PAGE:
The Beacon In The Storm.

A poem by Victor Marie Hugo

("Quels sont ces bruits sourds?")

[XXIV., July 17, 1836.]


Hark to that solemn sound!
It steals towards the strand. -
Whose is that voice profound
Which mourns the swallowed land,
With moans,
Or groans,
New threats of ruin close at hand?
It is Triton - the storm to scorn
Who doth wind his sonorous horn.

How thick the rain to-night!
And all along the coast
The sky shows naught of light
Is it a storm, my host?
Too soon
The boon
Of pleasant weather will be lost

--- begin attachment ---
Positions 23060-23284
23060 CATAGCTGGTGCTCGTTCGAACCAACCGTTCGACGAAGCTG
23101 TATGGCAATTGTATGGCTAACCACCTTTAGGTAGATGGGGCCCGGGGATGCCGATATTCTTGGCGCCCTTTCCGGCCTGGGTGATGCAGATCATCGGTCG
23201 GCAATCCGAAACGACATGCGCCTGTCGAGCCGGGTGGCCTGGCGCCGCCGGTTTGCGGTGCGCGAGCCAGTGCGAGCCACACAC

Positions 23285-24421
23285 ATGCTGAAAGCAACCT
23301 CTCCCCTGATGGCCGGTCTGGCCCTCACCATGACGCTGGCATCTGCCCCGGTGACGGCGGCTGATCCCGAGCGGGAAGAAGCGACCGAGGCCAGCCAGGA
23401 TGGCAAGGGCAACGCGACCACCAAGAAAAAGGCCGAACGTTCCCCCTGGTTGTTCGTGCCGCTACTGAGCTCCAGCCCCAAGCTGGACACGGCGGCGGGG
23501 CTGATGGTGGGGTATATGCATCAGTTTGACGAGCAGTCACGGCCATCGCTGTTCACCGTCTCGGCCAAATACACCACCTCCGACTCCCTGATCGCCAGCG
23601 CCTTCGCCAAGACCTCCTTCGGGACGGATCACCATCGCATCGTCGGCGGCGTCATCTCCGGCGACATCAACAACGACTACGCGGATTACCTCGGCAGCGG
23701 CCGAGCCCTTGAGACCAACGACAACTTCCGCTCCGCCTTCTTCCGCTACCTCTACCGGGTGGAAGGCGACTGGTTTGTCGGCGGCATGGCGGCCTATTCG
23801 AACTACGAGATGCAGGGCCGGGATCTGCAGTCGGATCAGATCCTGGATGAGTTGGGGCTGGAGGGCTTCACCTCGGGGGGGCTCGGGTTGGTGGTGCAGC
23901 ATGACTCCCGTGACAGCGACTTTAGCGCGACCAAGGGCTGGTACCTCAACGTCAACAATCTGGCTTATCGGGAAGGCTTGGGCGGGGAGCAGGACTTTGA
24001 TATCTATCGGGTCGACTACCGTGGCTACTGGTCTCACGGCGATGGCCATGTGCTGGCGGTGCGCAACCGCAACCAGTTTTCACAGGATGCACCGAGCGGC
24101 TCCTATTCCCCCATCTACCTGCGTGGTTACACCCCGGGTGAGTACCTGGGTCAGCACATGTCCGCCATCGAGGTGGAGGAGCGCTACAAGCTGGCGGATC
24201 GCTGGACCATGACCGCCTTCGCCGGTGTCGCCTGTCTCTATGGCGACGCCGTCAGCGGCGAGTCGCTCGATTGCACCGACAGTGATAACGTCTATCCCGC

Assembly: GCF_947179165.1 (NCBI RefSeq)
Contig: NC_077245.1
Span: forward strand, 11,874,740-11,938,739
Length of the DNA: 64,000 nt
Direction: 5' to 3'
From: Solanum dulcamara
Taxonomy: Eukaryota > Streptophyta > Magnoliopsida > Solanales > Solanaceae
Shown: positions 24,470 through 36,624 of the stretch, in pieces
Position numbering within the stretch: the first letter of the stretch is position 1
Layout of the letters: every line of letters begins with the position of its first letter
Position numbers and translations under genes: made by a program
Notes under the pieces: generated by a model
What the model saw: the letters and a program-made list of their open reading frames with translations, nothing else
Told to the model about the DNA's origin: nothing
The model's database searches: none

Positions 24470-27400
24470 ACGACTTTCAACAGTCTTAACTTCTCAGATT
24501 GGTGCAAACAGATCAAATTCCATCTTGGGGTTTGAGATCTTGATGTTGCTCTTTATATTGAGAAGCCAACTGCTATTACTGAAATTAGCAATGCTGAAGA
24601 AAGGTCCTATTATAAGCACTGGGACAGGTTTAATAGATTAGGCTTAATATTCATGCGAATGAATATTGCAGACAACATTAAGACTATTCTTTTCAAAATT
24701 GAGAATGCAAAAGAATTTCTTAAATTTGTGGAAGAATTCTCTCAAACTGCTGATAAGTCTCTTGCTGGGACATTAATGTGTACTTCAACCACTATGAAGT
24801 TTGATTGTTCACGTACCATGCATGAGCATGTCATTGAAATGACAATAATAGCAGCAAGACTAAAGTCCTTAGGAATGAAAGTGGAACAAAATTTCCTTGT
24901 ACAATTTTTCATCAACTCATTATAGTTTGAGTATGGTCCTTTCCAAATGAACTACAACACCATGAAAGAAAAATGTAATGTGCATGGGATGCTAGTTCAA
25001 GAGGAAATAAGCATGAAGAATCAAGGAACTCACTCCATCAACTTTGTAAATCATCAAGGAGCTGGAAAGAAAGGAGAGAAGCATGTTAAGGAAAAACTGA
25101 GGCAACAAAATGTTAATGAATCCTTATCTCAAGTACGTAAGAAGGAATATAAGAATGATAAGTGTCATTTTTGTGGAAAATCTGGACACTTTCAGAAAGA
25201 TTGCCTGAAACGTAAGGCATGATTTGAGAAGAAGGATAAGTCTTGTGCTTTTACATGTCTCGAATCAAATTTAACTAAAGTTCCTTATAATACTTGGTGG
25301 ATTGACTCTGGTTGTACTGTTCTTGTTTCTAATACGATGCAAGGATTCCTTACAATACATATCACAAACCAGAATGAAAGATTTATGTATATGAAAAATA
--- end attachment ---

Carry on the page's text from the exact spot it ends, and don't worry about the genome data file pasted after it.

Yes, 'tis Triton, etc.

Are seamen on that speck
Afar in deepening dark?
Is that a splitting deck
Of some ill-fated bark?
Fend harm!
Send calm!
O Venus! show thy starry spark!
Though 'tis Triton, etc.

The thousand-tooth├Ęd gale, -
Adventurers too bold! -
Rips up your toughest sail
And tears your anchor-hold.
You forge
Through surge,
To be in rending breakers rolled.
While old Triton, etc.

Do sailors stare this way,
Cramped on the Needle's sheaf,
To hail the sudden ray
Which promises relief?
Then, bright;
Shine, light!
Of hope upon the beacon reef!
Though 'tis Triton, etc.

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